01/05/2013 10:26 am ET Updated Mar 07, 2013

Spain's Most Anticipated Holiday For Children

El Día de Los Reyes Magos (The Day of the Three Kings) is the most anticipated holiday of the year for Spanish children. Also known as Epiphany, it's celebrated 12 days after Christmas and marks the day Los Reyes Magos, the Three Kings from the East, brought gold and gifts to the newly-born Baby Jesus. Although in Spain, it's the eve of January 5 that is eagerly awaited, for it is the day Los Reyes Magos return to Spain and gifts are given to children across the land.

Who are Los Reyes Magos?
  1. Melchior: A master astrologer and King of Persia, he is represented by light skin and a white beard. Melchior is the oldest and wisest, and is known to represent adulthood and carries gold.
  2. Gaspar: This King, also known as Caspar, comes from India, and is represented by a dark or red beard and carries incense. He loves the ocean, rivers and lakes.
  3. Balthasar: This dark-skinned Arabian King carries myrrh. He represents youth or the human side of man, as myrrh used to be presented at funerals.

January 5: Cabalgata de Los Reyes Magos Parade
On January 5, the night before Epiphany, Spaniards celebrate with a big parade called Cabalgata de Los Reyes Magos. In various cities across Spain in the late afternoon, the Three Kings arrive by boat, train, horses or floats and make their way through the city. Children dress up in costumes and join them on the floats, throwing candies and small toys to the children waiting along the roadside with their families. Here is a list of some places you can see the Cabalgata de Los Reyes Magos Parade:

  • Madrid: A traditional Three Kings parade makes its way from Nuevos Ministerios to the Cibeles Square through the city center and to the Plaza Mayor. At the Plaza Mayor you will find many activities for children. You can find more info at Madrid's Visitors Bureau website.
  • Barcelona: Known as Cavalcada dels Reis Mags in Barcelona, this spectacular celebration of The Great Journey of the Three Kings starts with the arrival by sea at the Moll de La Fusta port and ends in the city center. Their arrival is celebrated with a firework display and a gun salute. Check out the dynamic Barcelona City Hall's website, which shows in real-time the Three Kings journey from the Far East to Barcelona.
  • Valencia: Beginning in the late afternoon at the port of Valencia, children, floats and dancers travel the streets until they meet at the Plaza de Ayuntamiento (City Hall) where they open the doors to the kids waiting to receive presents from the Three Kings. Here is more information at Valencia's City Hall website.
  • Zaragoza: This year, the Three Kings will arrive by train at the Estación de Cercanías Goya and then make their way along Calle Alfonso I to the Plaza del Pilar.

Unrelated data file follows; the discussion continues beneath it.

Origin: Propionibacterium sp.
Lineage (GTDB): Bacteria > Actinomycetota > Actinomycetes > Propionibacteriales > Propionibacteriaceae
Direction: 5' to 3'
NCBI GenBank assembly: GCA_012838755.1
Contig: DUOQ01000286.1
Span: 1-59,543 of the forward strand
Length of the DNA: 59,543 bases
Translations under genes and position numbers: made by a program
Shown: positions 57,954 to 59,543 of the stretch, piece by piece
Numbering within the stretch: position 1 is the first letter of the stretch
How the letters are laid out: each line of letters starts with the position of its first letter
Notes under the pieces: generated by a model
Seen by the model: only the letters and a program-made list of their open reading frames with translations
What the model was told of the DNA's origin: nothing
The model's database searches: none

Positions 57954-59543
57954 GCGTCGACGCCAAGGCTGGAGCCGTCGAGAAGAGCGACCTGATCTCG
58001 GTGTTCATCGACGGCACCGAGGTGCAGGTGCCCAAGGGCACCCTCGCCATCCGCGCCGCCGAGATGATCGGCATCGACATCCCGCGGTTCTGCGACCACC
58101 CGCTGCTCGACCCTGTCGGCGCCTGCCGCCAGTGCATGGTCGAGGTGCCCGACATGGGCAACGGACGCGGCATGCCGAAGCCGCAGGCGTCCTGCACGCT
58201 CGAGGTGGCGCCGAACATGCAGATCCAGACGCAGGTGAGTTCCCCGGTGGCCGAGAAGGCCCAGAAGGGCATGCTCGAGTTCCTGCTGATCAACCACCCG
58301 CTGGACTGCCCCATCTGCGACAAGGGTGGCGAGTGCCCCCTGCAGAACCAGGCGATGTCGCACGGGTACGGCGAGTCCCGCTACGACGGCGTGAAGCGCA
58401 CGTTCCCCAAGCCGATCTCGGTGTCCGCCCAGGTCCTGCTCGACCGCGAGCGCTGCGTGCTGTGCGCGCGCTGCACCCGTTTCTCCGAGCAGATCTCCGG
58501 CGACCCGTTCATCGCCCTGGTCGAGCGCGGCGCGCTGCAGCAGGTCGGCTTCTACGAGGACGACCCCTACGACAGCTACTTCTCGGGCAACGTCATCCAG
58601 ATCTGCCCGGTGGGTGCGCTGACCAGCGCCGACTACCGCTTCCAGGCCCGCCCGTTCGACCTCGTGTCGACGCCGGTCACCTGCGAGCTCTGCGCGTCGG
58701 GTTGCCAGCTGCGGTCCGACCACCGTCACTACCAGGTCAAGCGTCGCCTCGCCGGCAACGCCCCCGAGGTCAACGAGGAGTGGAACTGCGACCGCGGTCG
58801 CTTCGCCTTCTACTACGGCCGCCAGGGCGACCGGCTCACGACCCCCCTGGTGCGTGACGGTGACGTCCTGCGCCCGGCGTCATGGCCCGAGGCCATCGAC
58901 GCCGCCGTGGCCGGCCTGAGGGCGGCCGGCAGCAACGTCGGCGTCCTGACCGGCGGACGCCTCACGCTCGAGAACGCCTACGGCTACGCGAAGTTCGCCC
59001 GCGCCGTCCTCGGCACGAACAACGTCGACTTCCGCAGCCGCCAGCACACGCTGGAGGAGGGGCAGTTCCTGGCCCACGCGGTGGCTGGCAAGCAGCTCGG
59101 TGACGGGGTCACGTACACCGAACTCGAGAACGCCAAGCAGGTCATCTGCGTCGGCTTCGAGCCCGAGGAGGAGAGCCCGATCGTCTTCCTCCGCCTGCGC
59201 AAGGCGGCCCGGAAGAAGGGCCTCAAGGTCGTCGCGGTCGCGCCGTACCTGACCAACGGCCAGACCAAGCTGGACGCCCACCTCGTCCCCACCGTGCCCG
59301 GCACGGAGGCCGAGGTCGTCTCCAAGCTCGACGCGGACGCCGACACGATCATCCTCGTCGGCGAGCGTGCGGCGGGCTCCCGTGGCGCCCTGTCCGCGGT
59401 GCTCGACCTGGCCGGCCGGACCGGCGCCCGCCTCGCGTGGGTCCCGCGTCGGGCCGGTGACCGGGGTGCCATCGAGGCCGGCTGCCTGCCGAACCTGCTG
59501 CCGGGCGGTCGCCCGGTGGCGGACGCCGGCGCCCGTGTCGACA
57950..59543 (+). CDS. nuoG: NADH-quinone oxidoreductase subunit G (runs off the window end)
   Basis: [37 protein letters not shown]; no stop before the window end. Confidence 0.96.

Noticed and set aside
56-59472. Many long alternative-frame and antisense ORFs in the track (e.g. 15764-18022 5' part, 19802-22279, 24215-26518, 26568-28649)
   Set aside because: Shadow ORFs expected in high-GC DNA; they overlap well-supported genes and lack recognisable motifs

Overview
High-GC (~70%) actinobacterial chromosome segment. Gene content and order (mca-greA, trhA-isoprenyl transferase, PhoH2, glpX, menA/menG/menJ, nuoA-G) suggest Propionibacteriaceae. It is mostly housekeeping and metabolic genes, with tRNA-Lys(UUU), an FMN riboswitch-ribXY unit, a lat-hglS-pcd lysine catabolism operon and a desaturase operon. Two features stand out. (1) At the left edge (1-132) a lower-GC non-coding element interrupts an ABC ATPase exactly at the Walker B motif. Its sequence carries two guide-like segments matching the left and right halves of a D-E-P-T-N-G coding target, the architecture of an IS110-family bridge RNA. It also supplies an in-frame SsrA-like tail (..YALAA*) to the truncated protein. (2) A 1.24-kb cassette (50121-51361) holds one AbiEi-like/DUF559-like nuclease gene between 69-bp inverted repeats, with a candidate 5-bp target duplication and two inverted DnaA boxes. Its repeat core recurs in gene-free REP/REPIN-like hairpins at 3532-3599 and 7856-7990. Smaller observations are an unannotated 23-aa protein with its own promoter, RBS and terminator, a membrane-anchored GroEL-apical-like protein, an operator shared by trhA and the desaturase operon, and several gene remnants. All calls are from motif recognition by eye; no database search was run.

• Alcoy, Valencia: Since 1866, Alcoy has celebrated the arrival of the Los Reyes Magos. Known to be one of the oldest cabalgatas, today it is celebrated with traditional music, dances and a reenactment of the birth of Baby Jesus. The Kings' pages distribute gifts to the local children who wrote to the Reyes by climbing the facades of buildings using ladders in the city center. It finishes with a magnificent firework display. If you get a chance, don't miss this event! Watch this spectacular video here.
  • Other towns and villages: Alicante, Cadiz, Malaga, Mallorca, Menorca, Seville, Teruel and more... Ask your hotel which cities or villages near you will be celebrating with a parade. Smaller towns usually have their own celebration and they're more accessible.

January 6: Three Kings Day/El Día de Los Reyes
Traditional Meal
Some families have a traditional feast of seafood and meat after the parade ends on January 5, while others have lunch together on January 6. Children wait with excitement for a special dessert called Roscón de Reyes. This large ring-shaped cake is filled with a thick layer of cream, nuts and cherries. It's cut into pieces and handed out to everyone. Baked inside is one toy that brings good luck for the new year. Also inside is a small bean, which if received, means you'll have to pay for the pricey Roscón. It always leads to a good laugh.

Lots of Presents
In Spain, children don't write a wish list and send it to Papá Noel (Santa Claus) -- they write to the Three Kings. It's actually on el Día de Los Reyes that children receive most of their gifts; only a few are given at Christmas. Children wake to the presents delivered during the night by the Three Kings.

So, which Rey is your favorite: Balthasar, Gaspar or Melchior? Share your opinion in the Quick Poll.

-- Lori Needleman

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Cabalgata de los Reyes Magos